A friend of mine asked me a little while ago for my thoughts and advice on entering the cooking world. Here is what I told her:
The first thing I would ask anyone seeking to make a career change to the food sector is WHY do you want to do so? There is no right or wrong answer, but depending on what your answer is, you might find that this is not the path for you.
If you think cooking is a fast-track to fame and fortune, you dream of being the next great television chef , then there is a great chance you will be sorely disappointed. I’ve met a few television chefs, and it seems the common denominator for many is having an larger-than-life personality and the ability to be outrageous. Yup, I’ve given up my dreams of fortune and glory.
Cooking, at least for me, is about feeding people. This is a realization I have come to after almost 18 years in the biz. It is a humble craft, and very temporal. Think about it. What someone eats today becomes compost tomorrow.
Cooking is NOT an art. Oh yes, there are aesthetics involved. But we are artisans, not artists. Our job is to produce the same consistent results day in/day out. The gnocchi is the biggest seller on the menu, and I have regulars who come in just for that. It doesn’t matter what kind of mood I’m in, how I’m feeling, what’s going on around me. The gnocchi has to be at the same standard every time. This is the hardest thing for me to convey to young cooks.
What is your end goal? Do you hope to have your own place someday? And if you do, then learn basic accounting now. Learn to use social media, start making contacts in the food community. Decide what’s important to you in business. Is it pure profit? Is it a venue for personal expression? Do you want to be a part of a community? What are you standards for running your business, the people from whom you buy, the people with whom you work? Figure out your business ethics DNA now, and work to stay true to it.
If you do end up with your own restaurant, understand that cooking will be the last thing you will worry about at the end of the day. You should open a restaurant when you can cook on auto-pilot, not because you don’t care, but because there are so many other things that will need your attention:
making sure the restaurant is clean
updating the website
doing the books
scheduling equipment maintenance, repair
taking out the trash, doing dishes to save on labor costs, or when you can’t find a dishwasher
stressing about paying rent/bills/payroll
AND SO MUCH MORE.
At some point, cooking will become a relief, because here is the ONE thing you can do instinctively and well.
If you stay in the cooking world as an employee, know that this profession seems to attract people with “issues”—- drugs, alcohol and things I’ve never even considered. Some of them just show up and do the job, because that is all they can do. Are you able to see people through their faults, and value their attributes? At what point do you say enough is enough and jettison someone who is weighing your operation down? Like attracts like, and those who think like you will be attracted to working for you. Keep your standards high, and eventually you will find yourself surrounded by people with the same mindset.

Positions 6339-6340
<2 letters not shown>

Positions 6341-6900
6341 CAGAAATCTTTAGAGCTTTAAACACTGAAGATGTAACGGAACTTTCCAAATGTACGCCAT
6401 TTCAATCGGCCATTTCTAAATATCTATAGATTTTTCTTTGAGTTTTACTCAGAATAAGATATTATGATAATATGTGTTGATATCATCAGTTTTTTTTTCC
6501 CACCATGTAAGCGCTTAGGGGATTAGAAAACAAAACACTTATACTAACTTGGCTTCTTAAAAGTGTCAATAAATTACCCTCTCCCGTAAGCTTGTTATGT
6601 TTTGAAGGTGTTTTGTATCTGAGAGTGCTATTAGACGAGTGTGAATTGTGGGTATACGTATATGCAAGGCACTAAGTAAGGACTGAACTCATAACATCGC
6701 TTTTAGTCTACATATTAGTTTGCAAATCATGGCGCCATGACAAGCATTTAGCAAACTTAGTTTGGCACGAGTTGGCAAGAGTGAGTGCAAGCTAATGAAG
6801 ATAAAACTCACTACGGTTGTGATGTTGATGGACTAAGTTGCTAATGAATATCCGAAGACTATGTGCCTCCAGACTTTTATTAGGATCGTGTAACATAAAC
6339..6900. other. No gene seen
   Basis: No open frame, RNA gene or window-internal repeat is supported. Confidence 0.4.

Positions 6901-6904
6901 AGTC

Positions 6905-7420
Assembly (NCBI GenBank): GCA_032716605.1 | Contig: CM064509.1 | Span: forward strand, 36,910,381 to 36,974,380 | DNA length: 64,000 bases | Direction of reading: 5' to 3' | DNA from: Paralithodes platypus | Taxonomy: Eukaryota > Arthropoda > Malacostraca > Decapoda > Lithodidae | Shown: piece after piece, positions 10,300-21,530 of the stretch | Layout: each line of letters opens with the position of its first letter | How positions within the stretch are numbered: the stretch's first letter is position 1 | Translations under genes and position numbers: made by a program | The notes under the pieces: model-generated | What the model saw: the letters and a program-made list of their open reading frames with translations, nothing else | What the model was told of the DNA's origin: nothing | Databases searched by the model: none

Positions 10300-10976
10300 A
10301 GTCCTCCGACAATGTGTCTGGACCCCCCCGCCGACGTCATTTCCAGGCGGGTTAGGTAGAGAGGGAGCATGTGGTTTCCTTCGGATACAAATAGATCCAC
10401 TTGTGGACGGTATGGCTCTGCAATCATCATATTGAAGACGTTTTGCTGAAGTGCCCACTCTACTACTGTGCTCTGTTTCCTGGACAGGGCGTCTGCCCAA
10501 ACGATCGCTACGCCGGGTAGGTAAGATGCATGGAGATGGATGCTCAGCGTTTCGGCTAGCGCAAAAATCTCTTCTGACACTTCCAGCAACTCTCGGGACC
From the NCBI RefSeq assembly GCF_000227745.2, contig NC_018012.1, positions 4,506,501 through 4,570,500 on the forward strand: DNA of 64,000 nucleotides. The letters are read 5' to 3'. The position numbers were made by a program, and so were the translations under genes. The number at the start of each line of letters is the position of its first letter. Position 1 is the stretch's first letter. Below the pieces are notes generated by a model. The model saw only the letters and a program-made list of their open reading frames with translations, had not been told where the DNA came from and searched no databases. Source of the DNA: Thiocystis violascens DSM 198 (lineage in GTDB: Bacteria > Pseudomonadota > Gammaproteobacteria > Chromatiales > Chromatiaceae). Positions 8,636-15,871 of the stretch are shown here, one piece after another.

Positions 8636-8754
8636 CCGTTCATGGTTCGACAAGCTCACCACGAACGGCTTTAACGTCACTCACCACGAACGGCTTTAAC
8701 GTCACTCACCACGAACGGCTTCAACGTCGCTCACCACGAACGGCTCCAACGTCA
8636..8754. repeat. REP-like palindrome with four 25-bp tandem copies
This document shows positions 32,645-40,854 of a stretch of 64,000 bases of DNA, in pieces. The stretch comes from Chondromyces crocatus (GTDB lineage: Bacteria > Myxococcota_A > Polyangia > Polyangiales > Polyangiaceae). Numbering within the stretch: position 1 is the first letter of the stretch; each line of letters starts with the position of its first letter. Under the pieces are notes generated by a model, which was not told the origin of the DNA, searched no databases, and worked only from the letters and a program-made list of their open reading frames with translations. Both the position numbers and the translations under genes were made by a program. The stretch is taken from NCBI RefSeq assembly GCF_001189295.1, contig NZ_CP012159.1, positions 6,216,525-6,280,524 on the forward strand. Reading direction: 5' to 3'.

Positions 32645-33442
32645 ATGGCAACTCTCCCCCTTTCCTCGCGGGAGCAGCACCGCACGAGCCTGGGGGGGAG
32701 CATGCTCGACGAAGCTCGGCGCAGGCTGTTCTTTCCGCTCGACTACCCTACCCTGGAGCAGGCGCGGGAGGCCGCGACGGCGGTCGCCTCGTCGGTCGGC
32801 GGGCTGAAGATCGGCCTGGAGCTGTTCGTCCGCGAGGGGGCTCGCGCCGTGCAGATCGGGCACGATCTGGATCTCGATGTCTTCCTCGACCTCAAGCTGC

What will set you ahead? Stay clean, stay sober, show up and give 110% every day. Understand that on the other side of the plate is a real live person who is going to EAT THE FOOD YOU JUST MADE. Don’t phone it in. Get discouraged (you’re human) but don’t let it show on the plate.
As Escoffier once said, a cook can be tired, but the guest must never know he is tired.
In other words, be professional.
You won’t get rich at this, at least not for the first few years. And it seems there is a trade off—- stay in the corporate world where the higher up the ladder you go, the less you will cook. You will make a comfortable living in return. Or stay in small establishments where you most likely will not have benefits, but because of the very nature of the beast, you will be cooking. And trust me, there are many days when I crave the security of working for a big hotel or company.
Would I do it again. Hells yes. Would I do things differently? I’m not sure. I think every thing I’ve done has made me a better cook, chef, person, and the last one is the most important one.
One last piece of advice: don’t spend big bucks on a long program. I chose a school with a short intensive curriculum. The school I went to taught me the nuts and bolts of good French cooking techniques, in a year, with vast amounts of hands-on classroom experience and real-life on the job training.
I’m not trying to discourage you. I just want you to have a realistic idea of what is involved in this crazy addictive restaurant world. Still going to take the plunge? Then come on in, the water is fine.